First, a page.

What is a Non-molestation Order
Molestation is not defined in statute, which is a deliberate omission, so as not to allow Respondents to exploit any loopholes in the law.
It covers serious incidents such as assaults all the way down to making threats, pestering, general harassment and sending threatening SMS messages.
This can include shouting, sending abusive letters and constantly calling the applicant.
The list is lengthy. It does not require violence or threats of violence. It covers any conduct which constitutes harassment and requires the protection of the Court.
A non-molestation Order prohibits a person from molesting/harassing another person or a child. The power to make an Order is contained in section 42 of the Family Law Act 1996.
Who can apply?
The person you apply for an Order against, is known as the Respondent and you are known as the Applicant. To be able to apply, you have to be an “associated person” of the Respondent and so one of the following statements must be true:
- You are or have been married to or civil partners of each other or have agreed to marry/enter into a civil partnership
- You have cohabited together
- You have lived together in the same household in a family scenario
- You have had an intimate physical relationship of significant duration
- You are parties in the same family proceedings
- In relation to a child, you are both parents or have had parental responsibility.
For a child to be able to apply they need the Court’s permission if aged under 16 and must live with, or be expected to live with either party, or be a child whose interests the court considers relevant. Applications for children are usually brought as part of a global application for protection, but there is nothing to stop them being brought in their own right.
How much will it cost?
A Non-Molestation Order has no court fee, so it is free to apply to the court for one, however, if you use the services of a lawyer to apply, you will need to pay their fees.
How does the court approach it?
The court takes into account all of the circumstances of the case. This includes the health, safety and well-being of the person applying (the Applicant) or any relevant child.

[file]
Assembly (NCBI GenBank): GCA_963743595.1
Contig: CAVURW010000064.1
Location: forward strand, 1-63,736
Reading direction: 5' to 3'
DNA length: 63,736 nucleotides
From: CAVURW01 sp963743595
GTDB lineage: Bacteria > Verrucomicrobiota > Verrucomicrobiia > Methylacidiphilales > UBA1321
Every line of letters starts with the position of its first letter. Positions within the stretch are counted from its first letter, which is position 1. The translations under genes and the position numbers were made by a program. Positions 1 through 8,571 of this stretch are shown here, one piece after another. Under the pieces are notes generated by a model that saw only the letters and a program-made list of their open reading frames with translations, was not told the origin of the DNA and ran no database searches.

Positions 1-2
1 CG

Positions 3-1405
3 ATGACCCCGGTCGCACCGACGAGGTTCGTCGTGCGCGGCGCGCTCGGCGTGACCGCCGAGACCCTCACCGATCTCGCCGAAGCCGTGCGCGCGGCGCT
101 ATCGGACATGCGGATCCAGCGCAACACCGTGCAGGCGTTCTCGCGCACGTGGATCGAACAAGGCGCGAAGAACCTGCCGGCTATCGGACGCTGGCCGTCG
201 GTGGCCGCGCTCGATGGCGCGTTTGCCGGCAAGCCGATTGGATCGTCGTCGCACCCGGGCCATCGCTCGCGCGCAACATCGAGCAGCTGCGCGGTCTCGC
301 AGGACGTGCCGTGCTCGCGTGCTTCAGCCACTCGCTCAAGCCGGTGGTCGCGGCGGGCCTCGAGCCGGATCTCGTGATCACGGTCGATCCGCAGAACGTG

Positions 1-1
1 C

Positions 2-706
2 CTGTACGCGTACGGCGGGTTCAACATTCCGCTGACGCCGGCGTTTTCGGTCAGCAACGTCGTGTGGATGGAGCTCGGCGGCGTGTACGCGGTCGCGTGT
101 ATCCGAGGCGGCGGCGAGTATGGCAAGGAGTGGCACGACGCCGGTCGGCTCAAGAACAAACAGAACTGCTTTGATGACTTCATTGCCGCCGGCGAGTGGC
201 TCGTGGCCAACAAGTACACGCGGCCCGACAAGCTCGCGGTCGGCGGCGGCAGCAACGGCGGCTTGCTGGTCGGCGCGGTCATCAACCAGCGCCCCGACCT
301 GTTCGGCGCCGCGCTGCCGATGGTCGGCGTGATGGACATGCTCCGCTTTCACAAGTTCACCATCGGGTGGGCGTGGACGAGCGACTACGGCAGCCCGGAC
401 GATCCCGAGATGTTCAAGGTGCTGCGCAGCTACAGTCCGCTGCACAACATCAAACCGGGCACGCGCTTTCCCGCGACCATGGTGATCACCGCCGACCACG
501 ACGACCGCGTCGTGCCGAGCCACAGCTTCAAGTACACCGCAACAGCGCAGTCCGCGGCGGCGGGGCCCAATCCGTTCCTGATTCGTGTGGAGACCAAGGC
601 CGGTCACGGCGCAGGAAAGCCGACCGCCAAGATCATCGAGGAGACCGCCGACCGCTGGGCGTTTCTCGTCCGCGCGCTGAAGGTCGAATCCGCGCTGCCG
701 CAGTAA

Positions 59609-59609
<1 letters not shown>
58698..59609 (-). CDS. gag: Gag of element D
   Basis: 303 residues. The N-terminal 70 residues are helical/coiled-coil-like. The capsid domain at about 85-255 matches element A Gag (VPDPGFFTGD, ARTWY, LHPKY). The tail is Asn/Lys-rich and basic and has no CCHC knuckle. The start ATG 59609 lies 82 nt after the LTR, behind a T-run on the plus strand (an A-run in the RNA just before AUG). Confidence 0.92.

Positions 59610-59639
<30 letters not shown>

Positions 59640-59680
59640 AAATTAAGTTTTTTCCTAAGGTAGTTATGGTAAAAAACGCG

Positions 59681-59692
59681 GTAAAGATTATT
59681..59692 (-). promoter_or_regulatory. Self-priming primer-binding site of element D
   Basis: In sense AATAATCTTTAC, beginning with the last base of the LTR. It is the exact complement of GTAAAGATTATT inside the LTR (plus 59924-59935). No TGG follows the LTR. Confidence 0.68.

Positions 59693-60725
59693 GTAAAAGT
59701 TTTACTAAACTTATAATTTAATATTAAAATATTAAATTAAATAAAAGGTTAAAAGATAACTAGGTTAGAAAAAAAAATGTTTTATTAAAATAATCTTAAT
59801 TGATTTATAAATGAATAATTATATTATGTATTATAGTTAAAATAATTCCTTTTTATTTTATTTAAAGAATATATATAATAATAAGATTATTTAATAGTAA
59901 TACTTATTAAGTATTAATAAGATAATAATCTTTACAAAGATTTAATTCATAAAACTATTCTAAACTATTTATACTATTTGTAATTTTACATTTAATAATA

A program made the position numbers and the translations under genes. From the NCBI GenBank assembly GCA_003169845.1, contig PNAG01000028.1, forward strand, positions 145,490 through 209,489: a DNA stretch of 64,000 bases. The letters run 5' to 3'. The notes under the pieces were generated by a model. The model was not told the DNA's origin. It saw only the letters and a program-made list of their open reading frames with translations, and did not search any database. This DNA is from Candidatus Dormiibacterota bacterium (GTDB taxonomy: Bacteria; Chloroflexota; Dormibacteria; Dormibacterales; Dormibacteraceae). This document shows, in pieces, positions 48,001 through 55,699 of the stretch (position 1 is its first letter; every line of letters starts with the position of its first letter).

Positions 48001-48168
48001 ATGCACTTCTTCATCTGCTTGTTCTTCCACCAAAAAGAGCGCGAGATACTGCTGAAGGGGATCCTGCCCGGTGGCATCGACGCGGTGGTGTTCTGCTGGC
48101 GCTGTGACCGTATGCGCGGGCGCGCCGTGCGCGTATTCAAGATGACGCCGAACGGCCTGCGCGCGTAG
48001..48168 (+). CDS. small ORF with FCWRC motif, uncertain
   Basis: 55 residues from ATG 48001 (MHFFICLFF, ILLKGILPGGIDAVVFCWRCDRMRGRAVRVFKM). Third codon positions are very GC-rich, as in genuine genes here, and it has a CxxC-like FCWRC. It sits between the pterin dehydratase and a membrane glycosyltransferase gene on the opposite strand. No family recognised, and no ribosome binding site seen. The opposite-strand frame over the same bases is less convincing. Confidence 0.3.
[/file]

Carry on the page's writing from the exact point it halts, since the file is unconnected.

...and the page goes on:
You need to be able to prove molestation, a need for protection and that a Court Order is required to control the Respondent.
Where you are no longer with the respondent, then the more time you have been apart, the more significant a relationship is required to justify protection under this part of the law.
How long does it take to obtain a Non-Molestation order?
Where there is evidence of recent physical violence, the Court will normally grant an Order immediately to provide protection until a full hearing can take place.
This is called an Ex parte application and it means that no advance notice needs to be given to the Respondent.
However, the order does not become effective until they are personally served with it, so the respondent is not able to unknowingly breach a court order. They will also be notified within the documentation of the date of the full court hearing, which will normally be within 2-3 days. The respondent may serve a statement in response, but does not have to. At the hearing the court will decide if the Non-Molestation order continues or not.
If the court does not believe there to be imminent danger to the applicant or a relevant child, the application will need to be personally served on the respondent, not less than 2 days before the court hearing. The respondent may serve a statement in response, but does not have to. Then once the evidence from both parties has been heard, the court will decide if a Non-Molestation order can be made.
The court will list hearings for non-molestation orders as quickly as possible, usually within a few days. The hearing will take place in private unless the court directs otherwise.
How long does the Non-molestation order last for?
Generally the court will make the order for a specific period of time. However, in some rare circumstances it can make it for an indefinite period of time.
What if the Order is broken?
Just because an order has been made, do not assume this means you are completely protected.
Domestic abuse is a serious issue, especially when there are incidents of physical violence.
A court order can be a deterrent, but unfortunately it does not always stop serious offenders from trying to contact or see the person who has applied for the Non-Molestation Order.
Breach of a family non-molestation order is a criminal offence. If the police are notified of the breach, they should arrest the offender and prosecute them.
The Crown Prosecution Service is responsible for prosecuting a breach, the offence is punishable by either up to 5 years in prison and/or a fine in the Crown Court, or up to 12 months in prison or a fine in the Magistrates Court.
What do you do next?
If you are reading this page because you believe you are in immediate danger, or you feel threatened, please call the police immediately. Only then should you contact me on 07491041812 for advice on whether you can make an application for a Non-Molestation order.